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For some user requests, I need to do some heavy computations (taking about 100ms of time); and, of course, I do not want to perform these in node's main event loop so that it will prevent other requests from serving.

The most obvious, but definitely not the cleanest way to solve this problem would be to offload the computations to another program and wait for the results asynchronously.

Is there any way to do it without leaving the node process (and implementing inter-process communications)? E.g. something like this:

var compute = function (input) {
    var i,
        result = input;
    for (i = 0; i < 1000000; i++) {
        result = md5(result);
    }
}

var controller = function (req, res) {
    offload(compute, req.params.input, function(result) {
        res.send(result);
    });
}
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1  
github.com/xk/node-threads-a-gogo seems to be what I'm looking for, except for threads-a-gogo being only available on *nix (while I'm looking for a way to do the same on Windows). –  penartur May 14 '12 at 10:22
1  
Use nodejs.org/api/child_process.html? That I believe still does IPC, which I think all solutions will have to do –  Alfred May 15 '12 at 5:43
    
Yes, i'm aware of the child_process - basically it's the only way to instantiate external processes, so i don't understand why did you put "still" in your message. I'd like to do it without implementing IPC and writing another program though (especially considering the computation results might be partially cached); basically, the only way to do it right with the IPC is to run another node cluster with a lot of workers (more than # of cores) and to do IPC-over-http. –  penartur May 15 '12 at 5:52
    
With child_process you would use IPC for processes to communicate with each other? –  Alfred May 15 '12 at 5:54
    
I must somehow transmit the input data to the child process and read the output data after it finished processing. It involves some means of serialization, which i would like to avoid. Also, in order to enable caching of the intermediate results, I must set up the child process to be the ever-running node http server (or another cluster). –  penartur May 15 '12 at 6:04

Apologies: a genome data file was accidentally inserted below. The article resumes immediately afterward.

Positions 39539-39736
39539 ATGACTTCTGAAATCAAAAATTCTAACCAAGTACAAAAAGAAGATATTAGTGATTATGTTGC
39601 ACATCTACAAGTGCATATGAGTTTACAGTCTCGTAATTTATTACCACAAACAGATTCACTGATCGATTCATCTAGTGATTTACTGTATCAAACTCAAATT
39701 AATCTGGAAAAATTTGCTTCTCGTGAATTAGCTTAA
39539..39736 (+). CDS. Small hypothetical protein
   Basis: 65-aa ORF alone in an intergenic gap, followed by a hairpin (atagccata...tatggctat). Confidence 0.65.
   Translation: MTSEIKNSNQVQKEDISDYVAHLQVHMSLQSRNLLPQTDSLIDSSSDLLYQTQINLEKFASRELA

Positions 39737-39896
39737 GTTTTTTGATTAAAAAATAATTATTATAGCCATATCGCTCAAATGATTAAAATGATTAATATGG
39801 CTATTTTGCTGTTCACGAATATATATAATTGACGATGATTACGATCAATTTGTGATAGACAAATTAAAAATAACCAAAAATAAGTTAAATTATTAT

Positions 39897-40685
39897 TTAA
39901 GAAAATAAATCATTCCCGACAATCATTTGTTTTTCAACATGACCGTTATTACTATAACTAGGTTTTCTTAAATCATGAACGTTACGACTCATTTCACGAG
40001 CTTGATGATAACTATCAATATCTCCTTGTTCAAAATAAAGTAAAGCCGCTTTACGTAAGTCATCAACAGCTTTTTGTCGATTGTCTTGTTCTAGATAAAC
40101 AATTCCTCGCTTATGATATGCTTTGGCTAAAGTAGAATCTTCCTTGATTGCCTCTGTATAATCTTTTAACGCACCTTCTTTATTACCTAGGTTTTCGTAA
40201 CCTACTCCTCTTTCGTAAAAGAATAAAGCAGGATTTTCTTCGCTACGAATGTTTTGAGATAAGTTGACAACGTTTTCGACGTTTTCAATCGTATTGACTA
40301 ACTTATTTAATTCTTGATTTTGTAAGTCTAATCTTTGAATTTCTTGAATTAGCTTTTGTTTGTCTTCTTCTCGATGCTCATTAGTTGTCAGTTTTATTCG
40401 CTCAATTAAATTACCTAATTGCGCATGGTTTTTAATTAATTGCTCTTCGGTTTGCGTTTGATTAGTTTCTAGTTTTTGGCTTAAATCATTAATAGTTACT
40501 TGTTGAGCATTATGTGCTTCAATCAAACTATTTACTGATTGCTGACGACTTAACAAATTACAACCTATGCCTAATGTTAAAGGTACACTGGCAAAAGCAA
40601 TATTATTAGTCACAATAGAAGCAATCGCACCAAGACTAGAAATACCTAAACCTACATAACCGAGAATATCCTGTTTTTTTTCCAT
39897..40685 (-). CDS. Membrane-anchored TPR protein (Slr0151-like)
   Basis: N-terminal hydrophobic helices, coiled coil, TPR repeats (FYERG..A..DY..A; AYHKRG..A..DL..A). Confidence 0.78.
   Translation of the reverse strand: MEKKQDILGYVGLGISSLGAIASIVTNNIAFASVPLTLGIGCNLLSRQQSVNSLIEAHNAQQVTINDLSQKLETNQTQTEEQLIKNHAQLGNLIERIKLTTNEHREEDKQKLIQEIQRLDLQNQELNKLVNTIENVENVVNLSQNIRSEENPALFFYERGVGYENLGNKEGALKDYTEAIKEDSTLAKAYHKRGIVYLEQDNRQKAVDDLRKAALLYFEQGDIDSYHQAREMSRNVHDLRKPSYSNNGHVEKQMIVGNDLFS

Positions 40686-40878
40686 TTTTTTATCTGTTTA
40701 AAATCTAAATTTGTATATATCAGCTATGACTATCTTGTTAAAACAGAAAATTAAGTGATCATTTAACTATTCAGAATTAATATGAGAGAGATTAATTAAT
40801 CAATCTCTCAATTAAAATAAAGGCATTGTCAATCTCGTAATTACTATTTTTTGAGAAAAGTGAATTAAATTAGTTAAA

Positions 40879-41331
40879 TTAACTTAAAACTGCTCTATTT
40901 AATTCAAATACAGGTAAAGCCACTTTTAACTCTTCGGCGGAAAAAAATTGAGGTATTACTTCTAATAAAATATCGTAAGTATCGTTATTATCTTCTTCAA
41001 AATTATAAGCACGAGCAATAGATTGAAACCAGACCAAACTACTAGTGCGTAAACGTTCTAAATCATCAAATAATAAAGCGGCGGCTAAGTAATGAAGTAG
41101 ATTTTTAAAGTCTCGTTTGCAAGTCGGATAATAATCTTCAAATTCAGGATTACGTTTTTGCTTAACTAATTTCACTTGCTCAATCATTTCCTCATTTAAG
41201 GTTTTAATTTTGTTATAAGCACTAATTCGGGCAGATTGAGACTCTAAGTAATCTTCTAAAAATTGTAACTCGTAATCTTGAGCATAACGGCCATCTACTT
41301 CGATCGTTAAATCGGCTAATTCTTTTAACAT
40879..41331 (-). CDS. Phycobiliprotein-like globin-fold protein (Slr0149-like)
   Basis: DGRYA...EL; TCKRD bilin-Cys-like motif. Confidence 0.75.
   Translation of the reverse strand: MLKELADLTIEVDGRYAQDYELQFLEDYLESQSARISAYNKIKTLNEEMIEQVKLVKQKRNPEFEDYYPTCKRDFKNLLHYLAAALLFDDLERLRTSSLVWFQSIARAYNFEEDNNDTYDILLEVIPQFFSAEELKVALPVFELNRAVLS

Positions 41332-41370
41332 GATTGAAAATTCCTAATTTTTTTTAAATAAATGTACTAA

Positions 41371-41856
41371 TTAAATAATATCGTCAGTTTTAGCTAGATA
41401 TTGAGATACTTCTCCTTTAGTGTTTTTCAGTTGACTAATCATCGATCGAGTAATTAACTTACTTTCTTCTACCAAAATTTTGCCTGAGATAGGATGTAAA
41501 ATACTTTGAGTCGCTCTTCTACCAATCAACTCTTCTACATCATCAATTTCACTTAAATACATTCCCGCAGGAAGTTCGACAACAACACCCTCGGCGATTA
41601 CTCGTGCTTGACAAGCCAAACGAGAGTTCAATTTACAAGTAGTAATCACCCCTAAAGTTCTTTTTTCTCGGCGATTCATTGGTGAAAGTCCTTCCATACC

2 Answers 2

up vote 1 down vote accepted

I found a compute-cluster module, which seems to be designed exactly for my goals. It spawns children processes, and the communication is made with IPC (no sockets wasted).

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1  
Consider updating your question to reflect that you are OK using child processes and IPC through a sufficiently convenient library. –  maerics May 19 '12 at 18:36
    
Doesn't question already contain this? –  penartur May 20 '12 at 15:38
    
Well the question title asks about "threads" and the body specifically asks "is there any way to do it without leaving the node process...". So it might lead people to believe that separate processes and IPC are not considered in this discussion. Maybe change the title to "offload heavy computations from the node event-loop" or similar? –  maerics May 21 '12 at 16:12
    
Fixed the title. AFAIK, the only difference between threads and processes in Node besides the API difference is lower memory requirements and startup time for threads (because javascript does not support shared memory approaches). –  penartur May 22 '12 at 6:51

The JavaScript language has no support for threads and node.js provides no interface to them either so you'll need to rely on a library to provide threading functionality. See the node-fibers and node-threads-a-go-go libraries for possible solutions.

If you're looking for a way to make IPC a little easier in node.js then consider using the zeromq library (node.js bindings). This somewhat-related-answer might be useful as well.

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Unfortunately, node-threads-a-go-go are not supported on Windows. It seems that isolates would do a job, but they won't be there even in v0.8. I'll give zeromq a try, but it doesn't seem to make IPC significantly easier –  penartur May 18 '12 at 5:32

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